Reflectors for efficient and uniform distribution of radiation for lighting and infrared based on non-imaging optics

Wen Cai, Jeff M. Gordon, Peter Kashin, Ari Rabl

    Research output: Contribution to journalConference articlepeer-review


    A fundamental problem in illumination optics, with important applications for lighting and infrared heating, is to design reflectors that can concurrently fulfill two conditions: (1) maximum efficiency (all rays from the source reach the target); (2) uniform flux density on the target plane. The problem is difficult when the source is extended (rather than a point or a line) and when the reflector must be small compared to target distance and target size, i. e. when the field of view subtends a large angle. In general an exact solution is impossible with a finite number of optical elements. To find practical solutions that approach the goal, we take the Compound Parabolic Concentrator (CPC) of non-imaging optics as a starting point because it achieves the first condition by its very design. However, its flux density distribution falls off like cos3(θ) where 9 is the angle from the normal of the aperture. To gain an extra degree of freedom for the design, we modify the CPC by introducing a gap between source and reflector. We present results for symmetrical configurations in two dimensions (troughlike reflectors) for flat and for tubular sources. For fields of view of practical interest (half angle in the range of 40 to 60°), these devices can achieve minimum-to-maximum intensity ratios of around 0.7, while remaining compact and incurring low reflective losses.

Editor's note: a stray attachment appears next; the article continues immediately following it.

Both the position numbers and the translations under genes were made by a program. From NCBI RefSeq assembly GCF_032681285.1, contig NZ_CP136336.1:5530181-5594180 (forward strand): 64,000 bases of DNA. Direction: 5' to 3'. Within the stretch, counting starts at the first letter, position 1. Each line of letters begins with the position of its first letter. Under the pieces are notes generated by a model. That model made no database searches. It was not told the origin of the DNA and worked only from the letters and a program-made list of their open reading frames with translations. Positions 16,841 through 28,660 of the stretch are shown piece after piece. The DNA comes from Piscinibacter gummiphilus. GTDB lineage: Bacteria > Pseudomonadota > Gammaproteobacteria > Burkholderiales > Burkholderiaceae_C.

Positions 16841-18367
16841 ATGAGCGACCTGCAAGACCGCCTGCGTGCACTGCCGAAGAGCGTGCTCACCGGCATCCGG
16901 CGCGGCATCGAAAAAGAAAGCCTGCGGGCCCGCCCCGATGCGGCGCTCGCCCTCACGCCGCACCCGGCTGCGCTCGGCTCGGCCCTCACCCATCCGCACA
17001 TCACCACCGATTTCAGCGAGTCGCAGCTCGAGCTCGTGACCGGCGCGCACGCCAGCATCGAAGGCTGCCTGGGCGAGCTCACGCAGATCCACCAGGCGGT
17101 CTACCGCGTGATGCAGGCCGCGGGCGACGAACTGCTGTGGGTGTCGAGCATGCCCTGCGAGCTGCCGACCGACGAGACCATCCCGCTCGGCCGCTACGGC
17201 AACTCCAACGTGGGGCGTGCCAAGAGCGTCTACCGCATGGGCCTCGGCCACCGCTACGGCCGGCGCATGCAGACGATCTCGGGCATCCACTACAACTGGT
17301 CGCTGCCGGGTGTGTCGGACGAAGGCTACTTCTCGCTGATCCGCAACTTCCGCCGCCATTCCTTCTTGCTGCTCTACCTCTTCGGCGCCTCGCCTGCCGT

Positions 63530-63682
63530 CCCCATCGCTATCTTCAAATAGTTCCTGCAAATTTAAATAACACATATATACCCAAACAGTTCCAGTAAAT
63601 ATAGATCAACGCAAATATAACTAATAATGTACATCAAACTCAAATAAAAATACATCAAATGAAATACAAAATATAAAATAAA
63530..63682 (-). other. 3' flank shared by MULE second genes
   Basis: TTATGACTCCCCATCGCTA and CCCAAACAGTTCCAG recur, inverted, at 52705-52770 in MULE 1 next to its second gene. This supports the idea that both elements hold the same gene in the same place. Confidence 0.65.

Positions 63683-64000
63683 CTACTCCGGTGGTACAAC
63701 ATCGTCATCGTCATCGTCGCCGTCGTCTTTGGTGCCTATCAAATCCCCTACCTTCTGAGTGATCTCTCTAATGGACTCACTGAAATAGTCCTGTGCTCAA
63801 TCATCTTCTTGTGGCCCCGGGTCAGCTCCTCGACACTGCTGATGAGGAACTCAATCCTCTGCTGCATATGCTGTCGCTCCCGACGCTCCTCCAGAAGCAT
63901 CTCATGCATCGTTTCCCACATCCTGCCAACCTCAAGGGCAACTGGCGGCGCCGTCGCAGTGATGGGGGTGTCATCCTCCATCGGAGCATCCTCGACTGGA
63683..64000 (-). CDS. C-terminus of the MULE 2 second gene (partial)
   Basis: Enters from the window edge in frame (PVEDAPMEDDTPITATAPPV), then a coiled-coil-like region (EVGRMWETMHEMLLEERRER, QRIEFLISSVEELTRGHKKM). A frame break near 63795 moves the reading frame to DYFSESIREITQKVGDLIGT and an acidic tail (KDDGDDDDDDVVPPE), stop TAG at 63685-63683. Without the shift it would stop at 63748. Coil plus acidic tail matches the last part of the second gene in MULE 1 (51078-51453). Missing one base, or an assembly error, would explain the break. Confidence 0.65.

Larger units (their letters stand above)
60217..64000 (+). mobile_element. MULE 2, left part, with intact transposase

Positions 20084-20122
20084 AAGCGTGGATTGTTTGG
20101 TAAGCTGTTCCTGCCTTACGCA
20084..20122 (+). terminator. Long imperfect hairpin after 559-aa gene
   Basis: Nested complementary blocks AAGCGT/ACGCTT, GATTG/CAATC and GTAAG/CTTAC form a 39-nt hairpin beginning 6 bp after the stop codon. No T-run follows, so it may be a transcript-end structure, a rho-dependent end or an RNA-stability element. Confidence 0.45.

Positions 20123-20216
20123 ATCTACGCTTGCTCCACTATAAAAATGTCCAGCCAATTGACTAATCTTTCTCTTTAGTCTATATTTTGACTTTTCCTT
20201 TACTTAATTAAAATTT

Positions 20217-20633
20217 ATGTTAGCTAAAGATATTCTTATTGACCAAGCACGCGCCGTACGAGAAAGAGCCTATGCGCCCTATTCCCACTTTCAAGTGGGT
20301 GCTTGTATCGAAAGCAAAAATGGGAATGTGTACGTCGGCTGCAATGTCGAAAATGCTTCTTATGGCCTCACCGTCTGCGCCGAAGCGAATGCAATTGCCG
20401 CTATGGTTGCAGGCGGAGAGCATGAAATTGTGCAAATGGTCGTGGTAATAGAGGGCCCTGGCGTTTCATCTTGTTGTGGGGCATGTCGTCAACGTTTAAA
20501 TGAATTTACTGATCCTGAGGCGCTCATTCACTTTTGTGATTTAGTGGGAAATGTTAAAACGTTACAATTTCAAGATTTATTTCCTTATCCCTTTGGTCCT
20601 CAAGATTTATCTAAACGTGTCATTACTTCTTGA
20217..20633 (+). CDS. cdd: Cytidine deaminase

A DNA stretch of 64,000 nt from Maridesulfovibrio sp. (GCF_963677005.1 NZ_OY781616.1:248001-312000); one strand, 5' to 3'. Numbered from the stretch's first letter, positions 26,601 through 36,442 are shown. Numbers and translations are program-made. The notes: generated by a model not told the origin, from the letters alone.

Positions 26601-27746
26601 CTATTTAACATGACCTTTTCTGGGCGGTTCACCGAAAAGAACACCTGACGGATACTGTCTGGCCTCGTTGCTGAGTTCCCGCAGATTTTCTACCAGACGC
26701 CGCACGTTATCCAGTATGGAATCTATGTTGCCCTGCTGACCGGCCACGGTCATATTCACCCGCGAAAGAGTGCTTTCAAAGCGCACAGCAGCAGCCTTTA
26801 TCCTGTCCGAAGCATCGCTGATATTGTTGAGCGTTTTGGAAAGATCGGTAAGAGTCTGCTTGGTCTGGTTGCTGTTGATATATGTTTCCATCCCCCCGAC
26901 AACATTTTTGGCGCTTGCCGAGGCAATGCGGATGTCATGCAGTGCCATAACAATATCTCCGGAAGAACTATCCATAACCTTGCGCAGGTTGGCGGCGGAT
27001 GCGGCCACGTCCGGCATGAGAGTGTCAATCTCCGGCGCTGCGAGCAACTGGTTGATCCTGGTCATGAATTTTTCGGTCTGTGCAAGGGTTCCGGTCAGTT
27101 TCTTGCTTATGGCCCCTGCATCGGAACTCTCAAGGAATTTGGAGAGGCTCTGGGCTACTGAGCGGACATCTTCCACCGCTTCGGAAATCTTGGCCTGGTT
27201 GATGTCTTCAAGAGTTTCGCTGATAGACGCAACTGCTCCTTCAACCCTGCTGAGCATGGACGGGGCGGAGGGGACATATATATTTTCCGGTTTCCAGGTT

Original languageEnglish
    Pages (from-to)118-128
    Number of pages11
    JournalProceedings of SPIE - The International Society for Optical Engineering
    StatePublished - 24 Oct 1991
    EventNonimaging Optics: Maximum Efficiency Light Transfer 1991 - San Diego, United States
    Duration: 21 Jul 1991 → …

    ASJC Scopus subject areas

    • Electronic, Optical and Magnetic Materials
    • Condensed Matter Physics
    • Computer Science Applications
    • Applied Mathematics
    • Electrical and Electronic Engineering


    Dive into the research topics of 'Reflectors for efficient and uniform distribution of radiation for lighting and infrared based on non-imaging optics'. Together they form a unique fingerprint.

    Cite this